Drone users in Britain are not just able to fly a drone freely without first registering them and passing a safety test that is administered. Anything that weighs more than 60 grams and hits a plane that is in motion, can cause serious damage to the plane and leave it along with its passengers in a dangerous situation. In the UK, there have been several near misses with planes and drones, but there have been no reported accidents or collisions to actually occur. While there have not been any reported accidents, this does not mean that the danger level decreases any.
Officials in the UK want to keep collisions from happening. To help minimize the potential that there will be any type of crash, anyone who owns a UAV or unmanned aerial vehicle that weighs more than 250 grams will need to officially register it with the government. Oh, and it is not free, so owners of the UAV will have to pay. Those owners who use their UAV leisurely will need to take and pass a competency test to ensure that they have the ability to fly their UAV as safely as possible.
Plans for the new implementation of registering and safety testing were presented in a Department of Transport document. This document will explore the safe use of drones that are flown by both amateurs and professionals. Some of the biggest changes that occur will affect people who use drones for their personal use.
Andrew Heaton with the University of Central Lancashire’s Civic Drone Centre said, “Commercial pilots have been asking for the rules concerning hobby drone pilots to be tightened up.” Commercially flown drones currently are required to take a competency test and register their UAV with the Civil Aviation Authority. As of July 17, 2017, hundreds of police forces, businesses, and photographers have registered their UAVs.
Heaton continues to say, “They are concerned about someone just buying a drone, flying without any knowledge of the rules and causing an incident or accident, leading to a knee jerk reaction tightening of the regulation, which will affect them when they have done nothing wrong.”
While there is no indication of how much the charge to register the drones will be, the government document does state that it is highly likely that where will be a charge to register them. The document continues on to say that there is still no decision about whether each drone owned by an individual will need to be registered or if one registration will be enough with an unlimited number of drones owned.
This legal move is a great way to make sure that anyone who owns and uses a drone understands that there are rules and how to follow them. This will help ensure that everyone is able to maintain their privacy and that there are safety and security measures in place. While the change may not seem like a big deal, it will be quite significant for those amateur flyers.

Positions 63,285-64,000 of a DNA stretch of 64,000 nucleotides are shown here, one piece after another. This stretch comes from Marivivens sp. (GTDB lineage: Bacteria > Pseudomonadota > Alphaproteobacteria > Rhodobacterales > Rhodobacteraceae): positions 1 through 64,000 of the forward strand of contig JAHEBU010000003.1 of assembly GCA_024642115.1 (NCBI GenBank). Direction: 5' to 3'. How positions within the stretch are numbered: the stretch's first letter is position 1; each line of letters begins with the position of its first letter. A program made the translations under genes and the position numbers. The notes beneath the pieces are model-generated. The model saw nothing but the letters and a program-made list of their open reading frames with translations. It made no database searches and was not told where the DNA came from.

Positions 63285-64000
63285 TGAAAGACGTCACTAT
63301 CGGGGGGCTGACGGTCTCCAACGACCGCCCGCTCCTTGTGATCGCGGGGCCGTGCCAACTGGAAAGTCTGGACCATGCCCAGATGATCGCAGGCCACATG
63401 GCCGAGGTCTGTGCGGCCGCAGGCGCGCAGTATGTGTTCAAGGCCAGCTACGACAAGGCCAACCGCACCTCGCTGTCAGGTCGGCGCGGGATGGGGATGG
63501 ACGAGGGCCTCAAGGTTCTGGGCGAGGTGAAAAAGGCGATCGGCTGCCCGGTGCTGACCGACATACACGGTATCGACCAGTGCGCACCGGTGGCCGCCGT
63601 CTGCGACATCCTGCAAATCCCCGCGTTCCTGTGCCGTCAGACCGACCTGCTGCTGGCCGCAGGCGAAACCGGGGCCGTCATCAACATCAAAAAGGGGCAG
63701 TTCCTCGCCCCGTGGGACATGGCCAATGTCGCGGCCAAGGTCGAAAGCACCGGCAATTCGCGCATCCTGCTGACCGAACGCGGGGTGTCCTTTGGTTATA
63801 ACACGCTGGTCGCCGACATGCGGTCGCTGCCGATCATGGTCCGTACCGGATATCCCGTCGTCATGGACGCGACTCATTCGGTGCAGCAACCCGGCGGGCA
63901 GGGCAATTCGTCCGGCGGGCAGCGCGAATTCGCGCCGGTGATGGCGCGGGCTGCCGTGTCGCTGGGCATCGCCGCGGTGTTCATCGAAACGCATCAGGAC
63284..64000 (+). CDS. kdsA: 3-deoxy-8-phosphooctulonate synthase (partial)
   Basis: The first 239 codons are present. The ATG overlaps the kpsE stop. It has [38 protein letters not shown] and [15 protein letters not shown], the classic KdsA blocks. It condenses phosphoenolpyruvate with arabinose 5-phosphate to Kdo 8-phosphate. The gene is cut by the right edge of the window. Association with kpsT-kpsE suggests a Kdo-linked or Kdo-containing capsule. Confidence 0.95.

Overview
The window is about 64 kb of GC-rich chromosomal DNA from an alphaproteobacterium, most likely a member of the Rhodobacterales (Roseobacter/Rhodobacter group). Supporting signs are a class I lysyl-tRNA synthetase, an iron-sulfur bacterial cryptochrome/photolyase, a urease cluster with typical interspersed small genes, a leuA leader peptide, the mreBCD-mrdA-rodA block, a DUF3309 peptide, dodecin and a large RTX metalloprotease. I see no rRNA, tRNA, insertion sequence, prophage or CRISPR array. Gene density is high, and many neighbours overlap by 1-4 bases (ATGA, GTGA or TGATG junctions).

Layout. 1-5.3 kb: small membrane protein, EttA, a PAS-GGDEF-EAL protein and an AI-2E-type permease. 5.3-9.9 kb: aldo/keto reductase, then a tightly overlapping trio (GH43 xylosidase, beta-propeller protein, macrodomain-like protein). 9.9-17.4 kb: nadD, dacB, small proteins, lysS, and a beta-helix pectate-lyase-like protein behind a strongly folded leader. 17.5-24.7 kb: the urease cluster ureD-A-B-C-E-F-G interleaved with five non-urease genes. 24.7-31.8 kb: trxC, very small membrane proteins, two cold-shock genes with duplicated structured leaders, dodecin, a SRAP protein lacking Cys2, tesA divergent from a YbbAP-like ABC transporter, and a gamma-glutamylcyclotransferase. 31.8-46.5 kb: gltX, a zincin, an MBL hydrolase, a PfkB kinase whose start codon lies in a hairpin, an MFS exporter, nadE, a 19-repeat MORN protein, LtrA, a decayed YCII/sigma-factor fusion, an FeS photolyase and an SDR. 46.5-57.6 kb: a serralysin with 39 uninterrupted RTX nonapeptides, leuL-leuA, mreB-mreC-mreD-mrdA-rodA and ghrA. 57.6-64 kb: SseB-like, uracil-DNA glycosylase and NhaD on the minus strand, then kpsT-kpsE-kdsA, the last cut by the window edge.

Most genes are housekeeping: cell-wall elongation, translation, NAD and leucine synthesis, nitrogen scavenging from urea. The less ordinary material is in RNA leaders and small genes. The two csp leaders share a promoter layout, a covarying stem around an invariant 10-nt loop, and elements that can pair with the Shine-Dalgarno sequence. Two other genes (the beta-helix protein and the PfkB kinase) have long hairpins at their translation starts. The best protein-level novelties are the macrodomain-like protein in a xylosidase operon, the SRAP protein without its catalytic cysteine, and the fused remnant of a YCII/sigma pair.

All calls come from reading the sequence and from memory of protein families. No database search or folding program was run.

The UK is not the first country to introduce a drone register. In fact, the United States created one for non-commercial pilots back in December of 2015 and more than 770,000 people with UAVs are on the list. The US registration included a $5 USD charge to register the drone. In addition to the US, Ireland has introduced a drone register in 2015, but only requires users who have a craft weighing more than 1kg to apply.
The hardest part about the register is how to ensure that everyone actually signs up like they are supposed to. Heaton continues to discuss the issues that may be faced with the register and he states, “I am not sure how effective a registration scheme will be.bri” While the idea is great, there is little known about how it will actually work and what types of checks and balances will be in place. Many experts compare it to the concept of car insurance where it is required, but not everyone buys it. Heaton goes on to explain that it would not make sense to have a register and consequences for drones if enforcement does not occur.
A Freedom of Information Act request sent to the Federal Aviation Administration showed that there had been no enforcement action taken against anyone registered on the drone database in more than 12 months.
It is easy to understand that many people will overlook the fact that they need to register their drones, due to the sheer excitement that they have to get out there and fly them. Unfortunately, drones that have cameras attached to them do need to be regulated due to privacy concerns.
The US currently no longer has an active drone registry for amateurs, due to some concerns because model aircrafts were considered to be drones. The US now only has a commercial drone registry in place.
The Department of Transport has worked closely with the Civil Aviation Authority to develop a drone code that was launched last year. There are six main principles to the code and should be followed at all times:
– You are responsible for each flight
– Always keep your drone in your sight
– Stay well away from airports, aircrafts, and airfields
– Every time you fly your drone, you must follow the manufacturer’s instructions
– Stay below 400 feet to comply with the drone code
– Keep your distance from people and property
Justin is a certified Drone Enthusiast with several years experience piloting as many UAV aircraft as he can get his hands on. While shooting footage as a hobby has now become more of a full time job, Justin still enjoys the peaceful feeling of getting a birds eye view while hiking or on vacation with his family. Reach out to Justin by using the Dronethusiast Contact Page or email at email@example.com.